After a critical inspection of variables in the components, a proper name is given to each extracted factor. The eight factors are named as follows: the interaction history factor, the contracts and institutions factor, the information sharing and communications factor, the relation specific building factor, the competence factor, the reputation factor, the integrity factor, and the opportunistic behaviours factor.
Based on the findings from the survey and the opinions from interviews, the meanings of the eight factors are explained as follows.
The first factor includes four variables, namely “long-term cooperation”, “interaction experience”, “similarity”, and “common goals” (see Table 6). These four variables explain 16.924 % of the variance. Based on the potential characteristics of these variables, we name the factor as “interaction history”.
Because of the dynamic, challenging, and complex nature of construction projects, interaction history is very important. For instance, relational bonding is identified as one of the trust factors because it explains trust between organisations derived from repeated interactions over time (Kadefors 2004).
The Chinese construction industry has blossomed since the year of 2000, which has created many contracting opportunities in construction market. Therefore, behaving trustworthy in past projects provides more opportunities for future projects.
The results from semi-structured interview also confirm the findings, and most of the participants noted that interaction history is very significant, especially long-term cooperation. Long-term interaction experience can significantly reduce uncertainties in terms of the other party’s behaviours and thus improve trust.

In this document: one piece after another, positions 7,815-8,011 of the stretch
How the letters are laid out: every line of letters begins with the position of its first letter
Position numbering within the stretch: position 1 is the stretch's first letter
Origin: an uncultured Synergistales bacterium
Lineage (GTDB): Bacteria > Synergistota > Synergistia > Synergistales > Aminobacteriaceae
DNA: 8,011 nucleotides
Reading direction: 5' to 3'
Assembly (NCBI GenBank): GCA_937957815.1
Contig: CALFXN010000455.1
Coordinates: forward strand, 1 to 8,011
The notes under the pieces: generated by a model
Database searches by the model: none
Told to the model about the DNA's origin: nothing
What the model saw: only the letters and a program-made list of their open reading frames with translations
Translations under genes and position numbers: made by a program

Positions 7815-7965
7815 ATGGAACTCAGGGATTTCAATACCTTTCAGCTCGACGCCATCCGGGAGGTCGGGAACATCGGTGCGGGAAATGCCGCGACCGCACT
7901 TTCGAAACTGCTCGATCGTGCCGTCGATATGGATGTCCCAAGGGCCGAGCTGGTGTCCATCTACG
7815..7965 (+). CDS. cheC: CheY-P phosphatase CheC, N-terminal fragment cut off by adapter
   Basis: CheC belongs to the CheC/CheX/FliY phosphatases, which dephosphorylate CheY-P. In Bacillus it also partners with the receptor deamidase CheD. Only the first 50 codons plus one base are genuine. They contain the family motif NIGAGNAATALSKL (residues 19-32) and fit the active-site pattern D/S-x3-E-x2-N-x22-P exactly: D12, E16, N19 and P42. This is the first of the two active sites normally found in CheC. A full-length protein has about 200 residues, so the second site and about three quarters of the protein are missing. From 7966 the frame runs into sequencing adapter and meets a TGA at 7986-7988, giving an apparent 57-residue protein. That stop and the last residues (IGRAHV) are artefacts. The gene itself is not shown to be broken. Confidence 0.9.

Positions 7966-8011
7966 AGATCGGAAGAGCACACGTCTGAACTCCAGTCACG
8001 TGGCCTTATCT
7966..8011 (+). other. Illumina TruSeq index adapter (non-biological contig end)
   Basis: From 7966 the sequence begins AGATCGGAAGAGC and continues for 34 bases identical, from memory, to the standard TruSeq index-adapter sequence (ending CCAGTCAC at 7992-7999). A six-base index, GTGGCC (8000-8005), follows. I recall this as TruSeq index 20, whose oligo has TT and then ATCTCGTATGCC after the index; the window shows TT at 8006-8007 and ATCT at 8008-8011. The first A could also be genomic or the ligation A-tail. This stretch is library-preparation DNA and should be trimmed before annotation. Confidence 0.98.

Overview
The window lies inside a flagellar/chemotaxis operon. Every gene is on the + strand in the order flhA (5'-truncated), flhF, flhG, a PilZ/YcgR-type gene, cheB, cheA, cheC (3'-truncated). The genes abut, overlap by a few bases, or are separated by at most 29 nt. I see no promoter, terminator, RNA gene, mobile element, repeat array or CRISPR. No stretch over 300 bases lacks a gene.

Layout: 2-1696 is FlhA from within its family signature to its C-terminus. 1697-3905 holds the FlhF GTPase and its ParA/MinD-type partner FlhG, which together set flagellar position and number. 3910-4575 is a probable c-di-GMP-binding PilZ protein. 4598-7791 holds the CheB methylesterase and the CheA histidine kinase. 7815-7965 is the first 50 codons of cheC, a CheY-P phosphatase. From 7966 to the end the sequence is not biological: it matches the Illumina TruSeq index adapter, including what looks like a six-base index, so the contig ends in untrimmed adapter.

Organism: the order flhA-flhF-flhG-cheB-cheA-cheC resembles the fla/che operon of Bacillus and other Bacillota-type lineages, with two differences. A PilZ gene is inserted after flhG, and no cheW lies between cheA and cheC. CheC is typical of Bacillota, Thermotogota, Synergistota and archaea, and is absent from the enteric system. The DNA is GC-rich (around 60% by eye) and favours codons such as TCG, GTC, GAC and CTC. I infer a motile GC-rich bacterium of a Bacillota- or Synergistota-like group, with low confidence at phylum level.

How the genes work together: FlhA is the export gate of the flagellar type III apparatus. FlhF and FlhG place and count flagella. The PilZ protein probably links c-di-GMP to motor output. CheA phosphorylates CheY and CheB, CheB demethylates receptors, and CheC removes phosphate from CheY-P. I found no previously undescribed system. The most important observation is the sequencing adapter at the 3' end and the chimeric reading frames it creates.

Contracts and institutions
From Table 6, factor 2 explains 10.429 % of the total variance. The factor includes “fairness”, “mechanism for solving problems”, “third party supervision”, and “completeness of the contract”. We note that these variables concern the problem solving system, the rights and obligation allocation system, and third party supervision. It is straightforward to label this factor as “contracts and institutions factor”.
A contract with rigorous and comprehensive terms, a fair allocation of risks, an effective dispute resolution mechanism, and reliable supervision by independent agencies, is an institutional guarantee that protects the owners’ interests. Therefore, the contracts and institutions factor plays an important role in trust. Cheung et al. (2003) found that a clearly defined contract brings comfort and confidence to the owner and the contractor, which can promote trust building process. In addition, Wong and Cheung (2005) noted that problem-solving ability is a critical attribute for the development of trust. If a conflict is resolved friendly, trust will be built.
This factor is confirmed by the interviews. Some interviewees feel safer and more likely to trust the contractors if their interests are protected by a good contract and institutional arrangements.
Information sharing and communication
Factor 3 consists of three variables, information sharing, frequent communication and effective communication, which account for 8.713 % of the total variance. This factor is labelled “information sharing and communication”. By exchanging of information and reducing misunderstandings, communication enables the parties to recognise mutual benefits. Information sharing can signal the willingness of a partner to be transparent, which is a key attribute of trustworthiness in a relationship (Wong and Cheung 2005).